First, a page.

On Tuesday night this week, or whenever it was—I think it was Monday night—I went down to my local pub, the Mitcham Hotel. It was great to see that venue open and full. It has got an adjacent gambling room, and lots of people in my community partake in that activity and that exercise. So it is a part of our culture, but we need to do more to address the harmful impacts of problem gambling. For years and years and years groups, alliances, lobby groups, the Council of Churches and a whole range of different bodies have campaigned for reform in and around gambling and casinos. They have spoken most specifically about the introduction of mandatory precommitments with respect to pokie machines. I think of people like Mark Zirnsak and others who have been in this space, and Tim Costello for a very long time. There is that song from the Australian band, I think it was the Whitlams, ‘Blow Up the Pokies’.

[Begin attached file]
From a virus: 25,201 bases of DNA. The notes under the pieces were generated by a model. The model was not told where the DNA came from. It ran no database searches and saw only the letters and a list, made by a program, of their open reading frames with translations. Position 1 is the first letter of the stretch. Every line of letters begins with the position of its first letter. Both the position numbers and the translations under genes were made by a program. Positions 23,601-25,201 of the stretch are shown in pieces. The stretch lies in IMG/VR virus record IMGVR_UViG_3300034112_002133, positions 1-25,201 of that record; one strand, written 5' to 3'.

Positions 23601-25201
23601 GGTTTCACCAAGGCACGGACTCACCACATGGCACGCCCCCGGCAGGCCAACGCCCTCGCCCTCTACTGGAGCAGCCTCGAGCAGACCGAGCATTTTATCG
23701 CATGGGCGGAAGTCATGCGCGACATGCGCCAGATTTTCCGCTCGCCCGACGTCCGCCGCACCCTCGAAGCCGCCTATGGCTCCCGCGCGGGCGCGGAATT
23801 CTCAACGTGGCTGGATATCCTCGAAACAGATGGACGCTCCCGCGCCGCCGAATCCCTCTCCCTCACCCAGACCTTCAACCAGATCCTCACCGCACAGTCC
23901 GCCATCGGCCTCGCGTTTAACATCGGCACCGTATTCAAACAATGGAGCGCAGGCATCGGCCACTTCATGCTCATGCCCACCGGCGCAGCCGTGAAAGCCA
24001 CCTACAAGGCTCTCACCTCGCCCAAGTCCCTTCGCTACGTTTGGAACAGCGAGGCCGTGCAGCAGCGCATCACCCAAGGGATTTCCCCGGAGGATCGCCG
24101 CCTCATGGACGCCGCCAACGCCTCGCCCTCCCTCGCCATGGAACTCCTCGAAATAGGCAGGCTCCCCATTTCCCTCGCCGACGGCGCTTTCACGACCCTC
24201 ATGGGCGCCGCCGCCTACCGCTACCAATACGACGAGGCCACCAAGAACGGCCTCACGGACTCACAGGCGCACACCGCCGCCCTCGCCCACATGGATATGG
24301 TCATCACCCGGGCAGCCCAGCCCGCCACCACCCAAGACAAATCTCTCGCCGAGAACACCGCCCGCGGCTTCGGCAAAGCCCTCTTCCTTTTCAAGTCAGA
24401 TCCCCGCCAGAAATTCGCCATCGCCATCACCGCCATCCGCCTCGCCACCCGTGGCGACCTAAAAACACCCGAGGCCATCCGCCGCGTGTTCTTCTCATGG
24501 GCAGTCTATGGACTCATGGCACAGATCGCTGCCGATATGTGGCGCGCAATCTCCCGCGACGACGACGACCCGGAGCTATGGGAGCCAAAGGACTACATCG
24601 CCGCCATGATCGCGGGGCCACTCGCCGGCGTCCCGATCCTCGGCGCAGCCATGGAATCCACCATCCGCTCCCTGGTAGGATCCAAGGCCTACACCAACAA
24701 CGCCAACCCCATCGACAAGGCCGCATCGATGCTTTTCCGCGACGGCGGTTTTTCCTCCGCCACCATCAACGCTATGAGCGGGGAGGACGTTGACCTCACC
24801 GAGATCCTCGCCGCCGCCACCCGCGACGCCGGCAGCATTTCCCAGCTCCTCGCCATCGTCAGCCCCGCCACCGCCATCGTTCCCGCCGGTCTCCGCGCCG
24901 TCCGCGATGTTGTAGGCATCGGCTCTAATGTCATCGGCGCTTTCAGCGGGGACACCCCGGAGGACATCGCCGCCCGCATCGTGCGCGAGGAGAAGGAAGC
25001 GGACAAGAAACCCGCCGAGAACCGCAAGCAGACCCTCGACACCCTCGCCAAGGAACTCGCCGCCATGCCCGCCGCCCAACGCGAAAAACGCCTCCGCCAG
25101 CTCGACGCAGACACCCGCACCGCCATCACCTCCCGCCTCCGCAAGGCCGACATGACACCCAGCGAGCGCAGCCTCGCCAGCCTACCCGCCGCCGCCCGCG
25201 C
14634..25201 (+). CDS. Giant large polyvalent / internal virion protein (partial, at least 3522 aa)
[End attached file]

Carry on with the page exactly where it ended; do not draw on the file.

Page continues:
I remember the member for Burwood in his first speech here a number of years ago referenced that and referenced problem gambling and his experience and intersection with that. Going back to what the member for Mount Waverley said, he spoke about walking past a number of people at Crown Casino and seeing two people, I think he said, who were the picture of dejection, potentially for the loss that they may have incurred through a night’s activity on the pokie machines and at Crown Casino. That is where he went to see a movie, but at the same time other people were obviously losing significantly through that activity of problem gambling.